Mr. Peter Tabuns: Well, I’d like to ask—because we have seven hours of quality time to spend together—that you bring that another day, because if, in fact, he’s correct and you have stuck the people of Ontario with another $4 billion in costs that were unnecessary, I think you have to explain why.

Mr. Serge Imbrogno: Yes. I’m attempting to explain why and give you a rationale for why OPG brings a lot of expertise and transparency to the process and how they will minimize costs going forward. I’m still offering up OPG as—

Mr. Peter Tabuns: I’m still interested—if you think that the FAO was wrong, I’d like you to produce the evidence, and so I would ask you—

Hon. Glenn Thibeault: Part of that is bringing up OPG to explain that process and to explain the securitization benefits that they bring. By not having OPG present—I think they would be able to explain that, with all due respect, in a little bit of further detail.

If you’re really interested in getting this, I think both myself and the deputy would be happy to have OPG come up and give you those details.

Mr. Peter Tabuns: I think I will have OPG come up, but beforehand, I would like you to come back to this committee showing why you disagree with the FAO. If you did not reject this $4-billion differential, I’d like an explanation as to why we’re spending an extra four billion bucks on interest costs that we didn’t have to spend. If you want to bring up a witness from OPG, we can ask them to explain why their services are worth $4 billion—whichever person you want to pick.

The Chair (Ms. Cheri DiNovo): Mr. Tabuns, you have just over two minutes left, just to let you know.

Mr. Peter Tabuns: Well, why don’t we identify—Sir?

Mr. John Lee: It’s John Lee, vice-president, treasurer, of OPG.

The question you’re asking specifically is—

Mr. Peter Tabuns: Why is OPG’s service worth $4 billion more than having the province of Ontario borrow the money outright to reduce hydro rates?

Mr. John Lee: Just to clarify, OPG’s services—we’re not getting paid $4 billion to provide the specific service.

Mr. Peter Tabuns: No, you’re not. It’s the difference in costs—the interest cost—between borrowing outright and using the mechanism that the province has set up.

What value do you bring that’s worth $4 billion that the people of this province are having to absorb?

Mr. John Lee: I don’t necessarily have the underlying analysis in terms of what was in that specific report. It does identify some numbers there; I’ve seen the report—but I think the comparison between what’s there—if you look at it, if the province was to do it, and it was done as a securitization structure, one might argue as to what that pricing might look like.

I think a lot of it is reflected, in terms of your point—it is going to be a securitization structure. What’s happening in this case is by—part of the overall objective is actually to spread the costs out. You have to actually link it in terms of the overall payment scheme going forward, hence the overall needs and the alignment of what the benefits are. The financing to meet that actually lends itself toward a securitization structure.

That’s why in this case here, as Kim Marshall had mentioned before, is it a deferred asset? Under “deferred asset,” there are certain cash-flow payment streams that come back. Under that, when you look at it, it actually fits into the securitization margin, so I would actually argue that the comparison between the two structures is actually not an appropriate comparison. What you’re comparing is really the province’s financing scheme, which is more on a bullet basis. Here you’re looking at a cash-flow stream, which is going to be matched to specific benefits. So a lot of it is actually reflected in terms of the cash-flow patterns and the fact that there is a different risk profile to it.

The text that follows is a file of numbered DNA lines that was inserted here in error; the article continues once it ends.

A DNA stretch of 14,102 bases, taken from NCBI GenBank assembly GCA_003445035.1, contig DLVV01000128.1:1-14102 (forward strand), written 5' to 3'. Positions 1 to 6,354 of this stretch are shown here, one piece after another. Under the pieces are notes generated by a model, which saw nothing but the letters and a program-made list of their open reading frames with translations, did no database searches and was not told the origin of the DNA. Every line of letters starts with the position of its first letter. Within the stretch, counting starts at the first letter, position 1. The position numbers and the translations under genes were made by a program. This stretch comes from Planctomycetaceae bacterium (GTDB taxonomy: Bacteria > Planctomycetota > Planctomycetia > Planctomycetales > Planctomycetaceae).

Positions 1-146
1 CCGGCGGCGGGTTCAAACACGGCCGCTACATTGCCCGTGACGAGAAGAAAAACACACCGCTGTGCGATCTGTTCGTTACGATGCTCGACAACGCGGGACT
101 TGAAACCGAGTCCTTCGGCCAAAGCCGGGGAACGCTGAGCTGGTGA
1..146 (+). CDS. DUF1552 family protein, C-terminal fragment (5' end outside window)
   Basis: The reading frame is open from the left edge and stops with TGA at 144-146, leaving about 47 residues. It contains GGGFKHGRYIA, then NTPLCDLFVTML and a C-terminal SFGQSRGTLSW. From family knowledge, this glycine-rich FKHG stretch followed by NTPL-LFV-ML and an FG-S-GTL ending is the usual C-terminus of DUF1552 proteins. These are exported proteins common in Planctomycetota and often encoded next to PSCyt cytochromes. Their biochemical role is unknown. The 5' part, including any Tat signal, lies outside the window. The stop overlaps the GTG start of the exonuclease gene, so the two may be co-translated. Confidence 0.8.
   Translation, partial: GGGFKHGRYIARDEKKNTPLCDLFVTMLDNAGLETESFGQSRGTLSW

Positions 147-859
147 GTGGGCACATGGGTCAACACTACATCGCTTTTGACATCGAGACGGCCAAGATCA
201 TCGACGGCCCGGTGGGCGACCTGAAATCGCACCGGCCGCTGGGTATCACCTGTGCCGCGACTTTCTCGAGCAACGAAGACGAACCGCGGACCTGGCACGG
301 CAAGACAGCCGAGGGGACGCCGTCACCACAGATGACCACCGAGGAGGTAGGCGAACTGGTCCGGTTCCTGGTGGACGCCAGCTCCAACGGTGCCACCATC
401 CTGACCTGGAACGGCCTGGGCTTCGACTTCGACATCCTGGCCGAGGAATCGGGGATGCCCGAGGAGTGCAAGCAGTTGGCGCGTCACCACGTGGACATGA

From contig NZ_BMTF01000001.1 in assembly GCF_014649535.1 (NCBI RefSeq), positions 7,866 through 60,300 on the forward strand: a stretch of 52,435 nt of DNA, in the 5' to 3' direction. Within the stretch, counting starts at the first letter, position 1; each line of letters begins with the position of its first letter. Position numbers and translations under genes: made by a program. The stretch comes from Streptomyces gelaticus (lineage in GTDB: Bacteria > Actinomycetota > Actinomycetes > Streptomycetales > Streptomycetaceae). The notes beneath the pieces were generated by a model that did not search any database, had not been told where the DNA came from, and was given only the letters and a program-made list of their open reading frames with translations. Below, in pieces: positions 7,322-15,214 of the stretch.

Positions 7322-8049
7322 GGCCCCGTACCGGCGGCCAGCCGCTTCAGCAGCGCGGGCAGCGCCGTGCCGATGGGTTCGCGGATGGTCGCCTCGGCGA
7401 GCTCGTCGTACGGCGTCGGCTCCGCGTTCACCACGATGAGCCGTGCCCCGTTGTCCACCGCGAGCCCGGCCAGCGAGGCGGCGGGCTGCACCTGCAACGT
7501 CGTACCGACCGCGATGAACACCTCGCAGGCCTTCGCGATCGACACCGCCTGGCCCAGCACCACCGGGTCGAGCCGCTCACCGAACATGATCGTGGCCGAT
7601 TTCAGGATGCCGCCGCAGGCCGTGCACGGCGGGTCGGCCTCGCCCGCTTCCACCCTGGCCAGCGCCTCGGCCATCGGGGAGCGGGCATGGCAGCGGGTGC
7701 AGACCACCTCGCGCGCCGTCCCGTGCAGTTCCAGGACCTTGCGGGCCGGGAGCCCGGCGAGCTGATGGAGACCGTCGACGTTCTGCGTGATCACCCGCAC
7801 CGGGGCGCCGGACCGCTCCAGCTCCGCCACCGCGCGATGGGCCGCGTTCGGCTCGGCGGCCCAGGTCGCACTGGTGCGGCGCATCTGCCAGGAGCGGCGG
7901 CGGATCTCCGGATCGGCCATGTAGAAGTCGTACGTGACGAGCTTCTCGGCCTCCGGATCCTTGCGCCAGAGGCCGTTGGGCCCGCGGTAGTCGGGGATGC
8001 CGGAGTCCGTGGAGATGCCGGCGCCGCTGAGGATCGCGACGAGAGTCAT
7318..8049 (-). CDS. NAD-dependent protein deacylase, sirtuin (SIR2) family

I think, as the deputy minister had mentioned, there is a risk transfer that occurs as well, because right now what is happening is any potential lenders who are looking at that specific structure or are facing that separate entity—which is not guaranteed by the province. It is actually tied to the specific asset. So there are different elements of that that I guess help rationalize why there is a difference in specific costs, because I think the comparison between the two numbers is actually almost a bit like apples and oranges, right?

So, hopefully, that kind of gives you some perspective as to why there’s a difference, because I think that the basis of the two numbers is not the right basis to actually do that specific comparison.

Mr. Peter Tabuns: Are you familiar with the FAO’s critique?

Mr. John Lee: I’ve seen the FAO report.

Mr. Peter Tabuns: Do you disagree with him that we could have spent $4 billion less if we had borrowed it outright as opposed to securitizing it through OPG?

Mr. John Lee: I think there are some different elements in terms of that, because like I said you’re comparing two—

The Chair (Ms. Cheri DiNovo): I am afraid that is it. Thank you.

One Comment

  1. Good for Tabuns for bringing this up. Using OPG for the partial refinancing, Wynne’s FHA turned the amortization of assets in the electricity sector on its head. I can only assume OPG would have had to clear a ten year extension with their auditors (Ernst & Young) ahead of the announcement to use them as the vehicle for the securitization refinancing. So Beck, Big Becky, Mattagami et al (my assumption) will have a 60 year amortization instead of 50. For OPG what that will mean is lower amortization expenses and higher profits (assuming they get rate increases via the OEB to cover the excess interest carrying costs). Sure looks like a calculated scam that will allow Wynne et al to say they were right to push the rate increases forward. As the FAO noted the interest rate paid by OPG will indeed cost more than if the borrowing was done by the province but that would render the Wynne/Thibeault BS claim bogus. The dancing by the Minister and his Deputy was incredible. The OPG Treasurer seemed to be trying to justify what they were planning and/or were told to do. I couldn’t find a shareholder directive instructing them to refinance certain assets so perhaps Thibeault has written it yet!